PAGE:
Quality teachers don’t grow on trees. The first line of offense in eliminating incompetent teachers is the proactive measure of education. If teacher candidates work through a rigorous university program that enables them to feel competent and comfortable entering classrooms as professional educators, teacher failures would drop to near null.
As it stands, most teacher training programs are 120 hours (full load of courses for four college years) that include one semester of student teaching in an established classroom. These students take content classes to build their knowledge of math, English, science, and other subjects they will teach mixed with a variety of classes in sociology, psychology, and pedagogy–the art of teaching.
As is, many students who have selected an education major see limited work with live students and almost never experience large groups until their last semester when they are unceremoniously dropped into a classroom as the student teacher.
Most pre-service educators are assigned case studies or tutoring opportunities in one class or another along the way, but they don’t get to rehearse real teaching until it is almost too late.
These students have invested many thousands of dollars in their education and, during that last frantic semester, some find that they really don’t like working with groups of kids. They find themselves trapped, especially elementary trained students who don’t have a content major.
Typically, elementary studies include two or three minors, as teachers will be expected to instruct in six or more contents. Secondary teachers generally have a specific major that can be transferred into other professions, but still, upon graduation, they will be licensed and recruited into a school district. They will take the job to pay off loans or keep peace at home and never really like teaching.
Simply, the job is too tough and not well enough paid to do the work necessary to excel if one doesn’t love it.
I have been lucky enough to be involved with two separate programs at state universities that worked diligently to address these problems. The first was at Michigan State University’s Institute for Research on Teaching. The program has been granted
multi-million dollar federal funding starting in 1976 and continues today. The process includes placement of pre-service students into functioning classrooms from the time they are sophomores. Tons of data and graduate level study on training teachers comes from this investment.
Students begin working in classrooms as monitors and graduate into working with individuals, small groups, and even overseeing whole group activities. The trade-off for the public schools is that the education school at MSU provides a great resource of matriculated interns who make the classroom teachers’ jobs much easier and more productive.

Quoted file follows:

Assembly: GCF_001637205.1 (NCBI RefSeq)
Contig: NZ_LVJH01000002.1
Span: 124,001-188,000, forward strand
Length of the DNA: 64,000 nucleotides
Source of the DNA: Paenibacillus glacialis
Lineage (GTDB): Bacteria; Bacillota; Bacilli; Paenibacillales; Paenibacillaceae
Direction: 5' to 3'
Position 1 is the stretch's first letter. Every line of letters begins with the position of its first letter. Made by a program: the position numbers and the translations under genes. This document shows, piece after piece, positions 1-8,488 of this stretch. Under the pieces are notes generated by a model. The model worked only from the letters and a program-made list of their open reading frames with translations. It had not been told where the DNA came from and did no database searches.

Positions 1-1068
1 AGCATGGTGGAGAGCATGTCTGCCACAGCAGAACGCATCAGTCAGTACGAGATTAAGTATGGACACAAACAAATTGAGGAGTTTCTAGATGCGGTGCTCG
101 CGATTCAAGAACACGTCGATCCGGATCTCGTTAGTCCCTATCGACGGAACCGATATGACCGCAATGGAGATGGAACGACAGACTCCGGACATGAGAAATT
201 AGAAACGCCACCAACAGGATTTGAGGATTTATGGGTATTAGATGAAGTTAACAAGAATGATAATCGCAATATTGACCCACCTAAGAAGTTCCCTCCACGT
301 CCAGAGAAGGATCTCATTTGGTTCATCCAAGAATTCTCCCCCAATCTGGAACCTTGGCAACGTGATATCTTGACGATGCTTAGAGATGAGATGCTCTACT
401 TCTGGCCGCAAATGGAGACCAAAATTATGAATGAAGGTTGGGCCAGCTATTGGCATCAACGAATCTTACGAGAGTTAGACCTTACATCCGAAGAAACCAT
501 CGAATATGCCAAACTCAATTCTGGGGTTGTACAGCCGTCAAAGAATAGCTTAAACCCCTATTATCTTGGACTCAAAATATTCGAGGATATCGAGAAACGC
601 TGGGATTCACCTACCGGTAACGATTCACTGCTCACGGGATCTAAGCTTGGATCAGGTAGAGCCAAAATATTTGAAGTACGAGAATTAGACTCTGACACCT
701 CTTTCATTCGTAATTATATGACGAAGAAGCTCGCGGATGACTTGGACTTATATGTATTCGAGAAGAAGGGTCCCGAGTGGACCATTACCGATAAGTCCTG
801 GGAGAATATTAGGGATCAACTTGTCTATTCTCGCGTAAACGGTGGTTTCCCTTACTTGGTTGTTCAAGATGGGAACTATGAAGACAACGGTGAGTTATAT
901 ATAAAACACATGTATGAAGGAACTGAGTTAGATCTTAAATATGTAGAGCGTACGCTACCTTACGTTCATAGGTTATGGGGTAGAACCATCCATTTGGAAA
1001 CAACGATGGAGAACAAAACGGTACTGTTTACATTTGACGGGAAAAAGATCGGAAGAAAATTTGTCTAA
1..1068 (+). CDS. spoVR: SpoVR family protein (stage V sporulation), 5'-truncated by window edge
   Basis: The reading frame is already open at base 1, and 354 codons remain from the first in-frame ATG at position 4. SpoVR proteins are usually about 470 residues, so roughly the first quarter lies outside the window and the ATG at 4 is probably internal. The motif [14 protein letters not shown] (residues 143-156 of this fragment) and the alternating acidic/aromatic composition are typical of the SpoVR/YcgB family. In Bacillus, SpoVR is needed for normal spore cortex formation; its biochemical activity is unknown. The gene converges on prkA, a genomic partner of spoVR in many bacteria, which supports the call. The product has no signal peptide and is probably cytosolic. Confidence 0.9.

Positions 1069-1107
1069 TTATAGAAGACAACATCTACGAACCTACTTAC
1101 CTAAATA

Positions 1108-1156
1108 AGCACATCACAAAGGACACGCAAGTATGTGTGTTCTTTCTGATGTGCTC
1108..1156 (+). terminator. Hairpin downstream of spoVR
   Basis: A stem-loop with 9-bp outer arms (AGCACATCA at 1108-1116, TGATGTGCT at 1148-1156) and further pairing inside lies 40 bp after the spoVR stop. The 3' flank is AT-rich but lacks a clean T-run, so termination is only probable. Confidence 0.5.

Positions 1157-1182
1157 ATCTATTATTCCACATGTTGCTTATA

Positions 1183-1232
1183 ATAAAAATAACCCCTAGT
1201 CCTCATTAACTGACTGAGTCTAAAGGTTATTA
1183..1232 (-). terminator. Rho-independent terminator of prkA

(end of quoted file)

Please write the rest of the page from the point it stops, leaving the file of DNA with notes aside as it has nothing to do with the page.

These education majors spend as much as eight hours a week in real classrooms for two and a half years before being fed to the wolves as a student teacher. Attrition of students who find teaching is not for them happens as underclassmen when changing majors is more the norm than exception rather than finding as a first year teacher, under contract, that they want out.
The other program was at the University of Colorado and the National Network for Educational Renewal. Their teacher education curriculum was a true professional study akin to an engineer’s that required a five-year course of study.
Students were not placed into a student teaching classroom until after a four-year baccalaureate degree had been earned. The teaching license was awarded post B.A. from an additional year of study wherein the recent graduates were in classes and schools doing a variety of studies one semester and as student teachers their tenth semester. Unfortunately, this successful program was eliminated due to (what else?) fiscal considerations.
There are data available to teacher training institutes that can lead to better competency in beginning educators. The key is engaging the models with a priority toward practical experience plus university study rather than simply providing a basic program in the most economical fashion.
An education budget is important at both state and federal levels, but must be sufficient to get the job at hand done. If we truly want quality teachers, now is not the time to cut university educational training programs.
Terry Donnelly is a retired teacher and the author of “First You Hear Thunder” a novel retelling events and history of the civil rights movement. For more on the book go to www.firstyouhearthunder.com and for more of Terry’s writings, both opinion and fiction, go to www.firstyouhearthunder.blogspot.com.